First World Performance
THE DAY OF MURDERS IN THE STORY OF HAMLET
LE JOUR DES MEURTRES DANS L'HISTOIRE D'HAMLET
Translation: Suzana Koncut
Director: Ivica Buljan
Music: Mitja Vrhovnik Smrekar
Set design: Slaven Tolj
Costume design: Ana Savić Gecan
Choreography: Tanja Zgonc
Sound composition: Mitja Vrhovnik Smrekar
Light design: Igor Remeta
Language supervisor: Arko
Jose - as Hamlet
Minca Lorenci - as Ophelia
Veronika Drolc - as Gertrude/ alt. Senka Bulić
Robert Waltl - as Claudius
Marko Gregorič - as Voice
Opening performance in Slovenia, January 6, 2005, Gledališče Glej, Ljubljana
Opening performace in Croatia: January 21, 2005, ZeKaeM, Zagreb
Duration: 70 minutes
Production: Mini teater, Ljubljana
Co-production: Gledališče Glej, ARL Dubrovnik and Novo kazalište Zagreb
The project was supported by the Ministry of Culture of the Republic Slovenia, the Department of Culture of the Municipality of Ljubljana, and the Office for Culture in the City of Zagreb.
The project was created in co-operation with the French Institute Charles Nodier in Ljubljana, French Institute in Zagreb and Festival Ljubljana.
Festivals and tours:
ZeKaeM Zagreb, Croatia, Januar 2005, Festival of Small Scenes Rijeka, Croatia, May 2005, Exodos Ljubljana , May 2005, Slovenia;Golden Lion Umag, Croatia, 2005, July 2005;
Award for the best production- Golden Lion 2005, Umag, Croatia 2005
Award Stane Sever 2005 - The best Actor in 2005 in Slovenia, Veronika Drolc (Gertruda)
The Day of Murders in the Story of Hamlet belongs to the period of Koltes's creative writing before his five great dramas. In this period he dramatised a number of emblematic texts from the world literature: The Drunken Process after Dostoyevski’s Crime and Punishment, Bitternis after Gorki's Mother, March after the biblical Poem of Poems, or Sallinger … The texts were written during his working with a student drama group at the Strasbourg theatre, but also as exercises in drama writing, as stages in the construction of his own drama world. Later, Koltes transferred Hamlet's character from drama to drama into other male characters. These represent in many features the contemporary equivalent of Hamlet; Koltes's last hero Roberto Zucco is the most sublime such character among them.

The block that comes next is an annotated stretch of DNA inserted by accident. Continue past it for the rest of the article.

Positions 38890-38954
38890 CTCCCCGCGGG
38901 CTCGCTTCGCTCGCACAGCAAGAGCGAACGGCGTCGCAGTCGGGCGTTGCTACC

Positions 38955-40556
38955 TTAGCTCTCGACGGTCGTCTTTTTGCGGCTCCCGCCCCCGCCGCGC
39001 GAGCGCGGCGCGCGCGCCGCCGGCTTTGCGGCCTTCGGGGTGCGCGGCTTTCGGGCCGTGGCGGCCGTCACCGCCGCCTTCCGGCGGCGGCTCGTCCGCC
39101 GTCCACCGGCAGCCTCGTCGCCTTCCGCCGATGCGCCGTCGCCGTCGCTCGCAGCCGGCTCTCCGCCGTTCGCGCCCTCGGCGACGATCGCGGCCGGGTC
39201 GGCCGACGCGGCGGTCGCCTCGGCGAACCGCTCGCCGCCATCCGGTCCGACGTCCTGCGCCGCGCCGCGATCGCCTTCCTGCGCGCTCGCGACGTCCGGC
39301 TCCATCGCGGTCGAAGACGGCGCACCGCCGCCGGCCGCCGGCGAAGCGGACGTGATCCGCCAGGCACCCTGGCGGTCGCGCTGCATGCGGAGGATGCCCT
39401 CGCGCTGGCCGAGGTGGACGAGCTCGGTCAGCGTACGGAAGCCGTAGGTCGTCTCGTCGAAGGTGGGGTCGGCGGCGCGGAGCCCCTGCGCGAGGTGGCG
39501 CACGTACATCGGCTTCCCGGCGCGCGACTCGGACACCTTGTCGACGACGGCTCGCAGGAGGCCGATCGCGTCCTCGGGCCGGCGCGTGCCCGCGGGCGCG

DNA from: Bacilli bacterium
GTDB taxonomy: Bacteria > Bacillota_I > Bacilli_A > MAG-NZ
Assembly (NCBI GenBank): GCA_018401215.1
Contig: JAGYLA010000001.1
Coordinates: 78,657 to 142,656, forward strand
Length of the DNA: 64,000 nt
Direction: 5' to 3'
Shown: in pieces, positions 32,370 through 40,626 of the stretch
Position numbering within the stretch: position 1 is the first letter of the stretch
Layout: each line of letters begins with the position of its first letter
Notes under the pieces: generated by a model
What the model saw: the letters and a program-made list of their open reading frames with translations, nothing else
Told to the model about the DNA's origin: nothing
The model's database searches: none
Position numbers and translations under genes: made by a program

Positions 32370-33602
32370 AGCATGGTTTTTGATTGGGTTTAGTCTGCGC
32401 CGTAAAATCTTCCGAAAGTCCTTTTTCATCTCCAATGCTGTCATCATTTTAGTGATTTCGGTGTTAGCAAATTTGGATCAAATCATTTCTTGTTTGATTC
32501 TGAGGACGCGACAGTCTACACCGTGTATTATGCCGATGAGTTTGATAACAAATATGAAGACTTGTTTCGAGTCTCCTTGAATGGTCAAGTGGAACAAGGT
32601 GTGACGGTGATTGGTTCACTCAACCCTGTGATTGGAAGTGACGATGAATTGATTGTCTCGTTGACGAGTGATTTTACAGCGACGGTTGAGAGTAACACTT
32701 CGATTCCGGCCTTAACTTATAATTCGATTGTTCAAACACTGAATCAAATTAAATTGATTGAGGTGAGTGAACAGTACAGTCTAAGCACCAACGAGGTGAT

This text is marked by contemporary interpretations of Shakespeare's tragedies. First, the author does not follow entirely the development of the drama; he presumes that the spectators are acquainted with the script about Hamlet. He narrows his interest to certain aspects of the drama. He focuses the mechanism of Shakespeare's Hamlet to four persons of the family huis clos (actually to five if we count the ghost voice of Hamlet's father). The repetition of the narrative material through doubling the translation of Shakespeare's drama in dislocated fragments serves as a structure of the drama text. On dramaturgic level, the counting on the conscience of the spectator as a consisting part of the performance results as the fact that not even the characters serve the function of developing the narration any more – they, too, just like the spectators, have their complete 'information' about their play. In this play it is totally understandable that everything is shown openly – be it the drama development or the motives driving it on as in a closed myth structure. The characters – as if their disentanglement was cut – are struggling with their last energy in a frantically accelerated murder game. Now, we have only to guess the conditions of interactive relations, the rules of behaviour in this game where the end is already known. So in the end, nobody survives the tragedy, there is no witness to testify about what happened and to tell on as a lesson or example. There is no sublimation of the tragedy in a cathartic moment. Considering the fact that the drama is narrating itself, its content reflects the modalities of its form, while the closing story is bound to end as a catastrophe.